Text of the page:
“This year in new surroundings, I couldn’t find a place where we could walk. Everywhere seemed to be a thoroughfare except one road that led out the country, I gave it a cursory check, but not a proper one. Thirty-eight players and four selectors headed out in their shiny tracksuits and runners and after 500 yards we had run out of footpath. It was too dangerous to walk along a narrow country road.”
Ryan put his hands up. And improvised. “Across the road, there was a field with a gap, a ploughed field. These were modern young ladies, dressed to kill, but we walked through that field and into a second ploughed field. And then we stopped there and had our meeting. When we walked back out, there wasn’t one raised eyebrow or comment about walking into a ploughed field. There hasn’t been since. I wonder did it even happen. That’s what I mean about these girls. When they follow you, they follow you.”
A decade before, they were two groups with a modicum of talent. Half a team that had been successful under age and a core of established players who’d never won a thing.
“There’s a perception that under age success translates to senior success. It doesn’t. Mayo have won six All-Irelands since 1951 at minor. Westmeath have won under age but bought since. Kerry have won seven minors since the 1950’s and 21 seniors. There isn’t a correlation.
“Our groups just gelled. Everything after that we could work on. We lost three of our four first League games but there were no recriminations from the players. If they had suggested change back then, it would have undermined me. However thick-skinned we might appear, we are all basically full of insecurities.
“You would be doubting the path you had embarked upon and whether you were right to get involved at all. We got to the league final against Mayo, lost a fairly substantial lead, but again no recriminations, even though I made two dopey mistakes that day on the sideline.”
By his own reckoning Ryan would make another dopey mistake in the All-Ireland quarter final but by then there was a sense of trust building between management and players. “We both knew the other was doing their best,” he says.
Ryan is a man for detail. When he went on scholarship as a school teen to Colaiste Iosagain in Ballyvourney, he got his early football lessons from a Kerryman from Lyrecrompane, Colm Rohan. Lessons that have stood him in good stead. His coaching stock in trade is the elemental skills of the game. “I’ve enjoyed coaching men and women, the only difference is in the strength, men are genetically stronger and bigger and that confers its own benefits. With the Cork Ladies team, we put a huge premium on skill, almost to the detriment of other necessities. This particular group are amazing in their capacity to continue working on their perceived weaknesses. Take Nollaig Cleary as an example. She never used her right leg — we only knew she had one because she stood on it. By the 2006 final against Armagh, she kicked the first point of her life with her right foot. And we won that final by a point. Small increments of growth add up to big gains.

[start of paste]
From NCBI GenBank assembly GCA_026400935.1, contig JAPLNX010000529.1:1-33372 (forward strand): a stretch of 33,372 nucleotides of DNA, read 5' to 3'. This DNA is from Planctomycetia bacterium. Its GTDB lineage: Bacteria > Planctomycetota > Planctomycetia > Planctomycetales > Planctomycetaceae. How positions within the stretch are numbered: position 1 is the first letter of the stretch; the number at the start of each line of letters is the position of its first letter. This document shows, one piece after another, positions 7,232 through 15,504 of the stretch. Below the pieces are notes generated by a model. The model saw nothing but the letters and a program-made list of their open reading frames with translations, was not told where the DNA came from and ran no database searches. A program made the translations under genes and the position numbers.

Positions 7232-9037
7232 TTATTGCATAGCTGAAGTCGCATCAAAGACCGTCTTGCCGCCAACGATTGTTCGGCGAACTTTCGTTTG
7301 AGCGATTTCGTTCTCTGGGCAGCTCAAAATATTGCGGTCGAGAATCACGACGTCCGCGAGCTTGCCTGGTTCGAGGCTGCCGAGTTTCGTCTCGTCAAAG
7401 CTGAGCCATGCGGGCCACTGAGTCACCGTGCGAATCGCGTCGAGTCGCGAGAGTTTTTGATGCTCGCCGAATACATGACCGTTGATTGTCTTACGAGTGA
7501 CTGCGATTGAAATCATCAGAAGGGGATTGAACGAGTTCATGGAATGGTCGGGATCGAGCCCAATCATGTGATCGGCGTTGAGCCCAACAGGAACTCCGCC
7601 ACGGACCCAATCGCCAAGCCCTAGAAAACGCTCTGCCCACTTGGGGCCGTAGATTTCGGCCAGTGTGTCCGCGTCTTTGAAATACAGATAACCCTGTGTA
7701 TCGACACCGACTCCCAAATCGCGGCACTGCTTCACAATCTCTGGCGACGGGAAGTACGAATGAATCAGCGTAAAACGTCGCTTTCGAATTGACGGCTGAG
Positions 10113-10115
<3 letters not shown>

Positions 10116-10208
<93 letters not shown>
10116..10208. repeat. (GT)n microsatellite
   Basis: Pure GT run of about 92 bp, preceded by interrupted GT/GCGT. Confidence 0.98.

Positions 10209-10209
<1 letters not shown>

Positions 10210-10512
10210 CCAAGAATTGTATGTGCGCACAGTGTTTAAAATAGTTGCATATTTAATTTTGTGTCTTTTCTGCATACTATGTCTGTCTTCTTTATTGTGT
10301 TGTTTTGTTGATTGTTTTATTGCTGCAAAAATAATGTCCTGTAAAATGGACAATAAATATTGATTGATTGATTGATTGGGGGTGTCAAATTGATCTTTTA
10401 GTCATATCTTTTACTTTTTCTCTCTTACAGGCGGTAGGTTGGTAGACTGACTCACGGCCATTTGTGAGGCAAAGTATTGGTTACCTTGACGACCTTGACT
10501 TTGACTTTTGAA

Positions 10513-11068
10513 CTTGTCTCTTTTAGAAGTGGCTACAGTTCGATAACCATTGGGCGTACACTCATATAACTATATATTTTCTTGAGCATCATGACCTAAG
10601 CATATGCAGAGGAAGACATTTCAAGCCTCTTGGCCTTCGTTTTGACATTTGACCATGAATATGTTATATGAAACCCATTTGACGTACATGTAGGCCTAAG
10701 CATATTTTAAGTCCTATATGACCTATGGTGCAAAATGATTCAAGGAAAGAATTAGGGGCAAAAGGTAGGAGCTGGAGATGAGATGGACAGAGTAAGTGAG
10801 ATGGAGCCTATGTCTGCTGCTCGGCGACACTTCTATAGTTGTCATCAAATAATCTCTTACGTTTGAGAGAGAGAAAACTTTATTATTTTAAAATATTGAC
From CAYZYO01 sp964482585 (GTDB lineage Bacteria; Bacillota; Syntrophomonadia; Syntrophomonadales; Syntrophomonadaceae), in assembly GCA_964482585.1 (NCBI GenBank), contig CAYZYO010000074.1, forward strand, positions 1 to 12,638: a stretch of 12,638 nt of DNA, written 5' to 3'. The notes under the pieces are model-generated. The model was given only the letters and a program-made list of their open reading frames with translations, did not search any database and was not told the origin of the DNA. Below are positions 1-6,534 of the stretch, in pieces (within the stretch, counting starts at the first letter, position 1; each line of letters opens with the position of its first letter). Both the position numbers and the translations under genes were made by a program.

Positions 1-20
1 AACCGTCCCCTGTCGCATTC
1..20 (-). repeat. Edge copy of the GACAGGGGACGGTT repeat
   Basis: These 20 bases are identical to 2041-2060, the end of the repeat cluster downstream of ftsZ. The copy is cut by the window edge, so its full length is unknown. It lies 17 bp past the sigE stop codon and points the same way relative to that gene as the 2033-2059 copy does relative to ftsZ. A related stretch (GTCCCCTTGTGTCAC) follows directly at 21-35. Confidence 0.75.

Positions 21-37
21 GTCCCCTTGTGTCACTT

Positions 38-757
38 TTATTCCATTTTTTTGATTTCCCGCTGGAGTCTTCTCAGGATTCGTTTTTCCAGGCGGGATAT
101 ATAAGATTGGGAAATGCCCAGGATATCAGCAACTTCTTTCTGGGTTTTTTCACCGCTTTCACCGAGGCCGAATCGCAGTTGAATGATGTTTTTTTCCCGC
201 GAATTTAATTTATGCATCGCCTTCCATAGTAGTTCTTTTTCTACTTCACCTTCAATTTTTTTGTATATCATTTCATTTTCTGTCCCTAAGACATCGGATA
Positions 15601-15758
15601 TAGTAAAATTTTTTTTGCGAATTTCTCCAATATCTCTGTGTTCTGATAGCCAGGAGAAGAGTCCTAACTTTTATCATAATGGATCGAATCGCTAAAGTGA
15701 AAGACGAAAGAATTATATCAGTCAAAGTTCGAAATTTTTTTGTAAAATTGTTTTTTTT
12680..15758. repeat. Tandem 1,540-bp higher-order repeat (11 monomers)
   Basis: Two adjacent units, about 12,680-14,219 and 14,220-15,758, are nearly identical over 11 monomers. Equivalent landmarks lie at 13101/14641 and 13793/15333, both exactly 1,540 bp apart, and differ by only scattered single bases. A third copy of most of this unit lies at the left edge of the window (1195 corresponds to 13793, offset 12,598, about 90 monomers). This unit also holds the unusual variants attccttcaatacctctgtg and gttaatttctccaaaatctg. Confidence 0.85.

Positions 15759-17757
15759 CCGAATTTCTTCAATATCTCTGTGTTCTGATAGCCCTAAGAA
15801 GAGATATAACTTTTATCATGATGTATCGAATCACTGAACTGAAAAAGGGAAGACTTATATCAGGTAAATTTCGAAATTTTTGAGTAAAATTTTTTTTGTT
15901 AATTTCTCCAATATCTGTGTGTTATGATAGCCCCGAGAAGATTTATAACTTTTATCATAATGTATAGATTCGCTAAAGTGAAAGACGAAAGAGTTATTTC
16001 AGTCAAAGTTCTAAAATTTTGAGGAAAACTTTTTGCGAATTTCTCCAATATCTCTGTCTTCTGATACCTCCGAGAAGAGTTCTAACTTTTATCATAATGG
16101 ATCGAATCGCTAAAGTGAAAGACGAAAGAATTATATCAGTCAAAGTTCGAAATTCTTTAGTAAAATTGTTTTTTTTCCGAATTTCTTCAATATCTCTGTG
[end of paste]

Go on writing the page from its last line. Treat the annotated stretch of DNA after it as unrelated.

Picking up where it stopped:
“Take blocking. It’s a ‘negative’ skill and it’s not easy to coach. The player is thinking three things: this is boring, I might get hurt and I might look foolish. The same three things are happening to the coach, by the way.
“The player doesn’t want to do it, the coach picks up on this and will not bother doing it on the regular basis that’s required. These Cork girls must be sick of blocking, but they will do it religiously. I know that if we are training on the seventeenth of January, and I say we’re going blocking for five minutes, then they’ll do it as if it was their first time ever. They’ve heard the technique — heads, hands, feet — hundreds of times but it won’t make a difference.”
They’re Not Just Great People, They’re Great Footballers
Preparations for travelling to Dublin the day before the 2013 All-Ireland final were spot on. “We were brilliantly organised,” Ryan beams in a self-deprecating way.
The plan was to have their kick around in Kilmacud Crokes before continuing onto the hotel in Leopardstown. Sunday morning’s ritual would be on the local racecourse. Permission had been sought and granted.